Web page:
I'm new to ElasticSearch, only been enjoying it as the backend of the Kibana instance running in production.
I have a new requirement, I have to parse application logs in real time, until now via bufferedReader.readLine() in a loop on the log files themselves.
In the new scenario the applications are containers in Openshift that are forwarding logs to Fluentd and Fluentd is sending them to ES, so I'd like to just swap out the bufferedReader.readLine() of my previous parsing application in favour of an API call exposed by the ES Java SDK.
Is there something similar that would fit my requirement?
Thank you everyone,
I am not sure I understand this requirement. If you want to have
tail -f like functionality of your logs, you can have this in Kibana, using the Logs UI. See https://www.elastic.co/guide/en/kibana/6.8/logs-ui.html
If you need to ship data to Elasticsearch first, then take a look at filebeat.
If this is not what you meant, please try to explain in different words. Thanks!
Thanks for the help Alexander. What I have is a Java application that "tail -f" application logs by calling BufferedReader.readLine() in a loop. For each read line it does some stuff, for example if the application log line is of a certain type, it reads it and uses it to perform actions on a Remedy trouble ticketing system via its Java API. This works fine when the application logs are written to disk and the standalone Java app can simply open a Java stream to read them.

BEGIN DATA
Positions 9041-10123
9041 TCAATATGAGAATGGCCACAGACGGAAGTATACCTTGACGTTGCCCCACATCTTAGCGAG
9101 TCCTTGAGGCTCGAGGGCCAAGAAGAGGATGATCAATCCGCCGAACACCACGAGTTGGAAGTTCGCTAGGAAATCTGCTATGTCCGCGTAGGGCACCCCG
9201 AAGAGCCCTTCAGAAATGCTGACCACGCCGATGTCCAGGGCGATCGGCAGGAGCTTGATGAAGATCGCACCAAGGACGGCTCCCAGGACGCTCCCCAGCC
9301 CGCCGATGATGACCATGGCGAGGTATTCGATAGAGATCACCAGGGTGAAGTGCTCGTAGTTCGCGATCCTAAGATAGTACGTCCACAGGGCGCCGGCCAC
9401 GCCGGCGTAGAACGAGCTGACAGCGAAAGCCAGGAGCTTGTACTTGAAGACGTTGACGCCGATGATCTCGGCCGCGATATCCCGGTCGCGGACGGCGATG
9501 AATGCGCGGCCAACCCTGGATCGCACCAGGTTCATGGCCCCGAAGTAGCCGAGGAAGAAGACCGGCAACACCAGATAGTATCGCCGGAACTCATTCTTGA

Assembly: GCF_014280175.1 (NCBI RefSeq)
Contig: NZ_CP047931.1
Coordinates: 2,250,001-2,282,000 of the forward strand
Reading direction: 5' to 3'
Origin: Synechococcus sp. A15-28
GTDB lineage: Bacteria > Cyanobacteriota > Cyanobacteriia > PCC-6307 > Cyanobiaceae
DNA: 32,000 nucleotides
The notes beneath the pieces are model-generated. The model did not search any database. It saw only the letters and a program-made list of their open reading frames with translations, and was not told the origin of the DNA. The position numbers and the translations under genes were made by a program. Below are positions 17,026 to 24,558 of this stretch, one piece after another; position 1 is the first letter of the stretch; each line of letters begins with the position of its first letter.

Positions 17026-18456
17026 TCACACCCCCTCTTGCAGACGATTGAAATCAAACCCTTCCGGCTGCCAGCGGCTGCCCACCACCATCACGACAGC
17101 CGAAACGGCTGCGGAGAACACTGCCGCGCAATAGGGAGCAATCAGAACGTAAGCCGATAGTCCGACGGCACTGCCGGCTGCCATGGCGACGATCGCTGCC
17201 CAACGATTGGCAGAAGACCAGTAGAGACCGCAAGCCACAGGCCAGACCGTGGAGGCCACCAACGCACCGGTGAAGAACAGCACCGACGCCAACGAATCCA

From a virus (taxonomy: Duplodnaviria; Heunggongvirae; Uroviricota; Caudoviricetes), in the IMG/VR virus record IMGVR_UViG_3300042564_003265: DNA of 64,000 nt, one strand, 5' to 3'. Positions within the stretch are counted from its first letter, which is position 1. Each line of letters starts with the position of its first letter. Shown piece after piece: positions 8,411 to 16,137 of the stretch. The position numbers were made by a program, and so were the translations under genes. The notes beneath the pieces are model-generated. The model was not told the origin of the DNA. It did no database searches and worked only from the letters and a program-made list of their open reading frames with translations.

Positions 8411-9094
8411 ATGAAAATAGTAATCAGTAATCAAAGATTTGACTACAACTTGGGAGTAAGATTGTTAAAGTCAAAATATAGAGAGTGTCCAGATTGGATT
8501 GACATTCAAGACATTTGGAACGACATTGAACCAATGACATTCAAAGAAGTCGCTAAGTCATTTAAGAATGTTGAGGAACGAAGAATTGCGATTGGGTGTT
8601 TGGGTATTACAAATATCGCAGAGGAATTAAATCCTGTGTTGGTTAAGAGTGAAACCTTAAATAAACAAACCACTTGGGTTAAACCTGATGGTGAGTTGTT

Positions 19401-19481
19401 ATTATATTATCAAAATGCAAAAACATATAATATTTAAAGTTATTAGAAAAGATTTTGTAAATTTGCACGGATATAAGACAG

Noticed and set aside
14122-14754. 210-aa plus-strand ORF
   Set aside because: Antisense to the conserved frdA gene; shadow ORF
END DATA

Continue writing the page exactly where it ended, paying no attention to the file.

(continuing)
Now a client has a microservice application deployed in Openshift, the containers log to stdout, the logs are already being collected via Fluend and Fluentd forwards them to an ES instance, also managed directly by the client.
In order to deploy my Java app I need to be able to "tail -f" those logs. I have two options (at least I think): the first is to ask the client to update the Fluentd configuration to add a second target (file_out) to collect copies of application log files over a Volume and start a containerized version of the Java app that reads those logs from the Volume, the second is to access those logs directly from Elasticsearch via its Java API, in which case the only change in the existing Java app would be to replace the BufferedReader readLine() in a loop with something else and keep everything else as-is.
ah, now things become a bit more clear. You could execute a search against the elasticsearch index and use that one instead of your
tail -f like java logic. However as you never know how long your data took from your app into elasticsearch, I think it might make sense to have some duplicate detection in there.
Take a look at the Java High Level Rest Client, if you want to go that route. See https://www.elastic.co/guide/en/elasticsearch/client/java-rest/7.6/java-rest-high.html
just to be sure in terms of understanding: a scroll search is a point in time snapshot, so it is not updating continously, you would need to execute a new one after processing this.
Ah ok I thought scroll implied something that was "scrolling" through data continously, but if it isn't it's not scrolling that I should be looking into!
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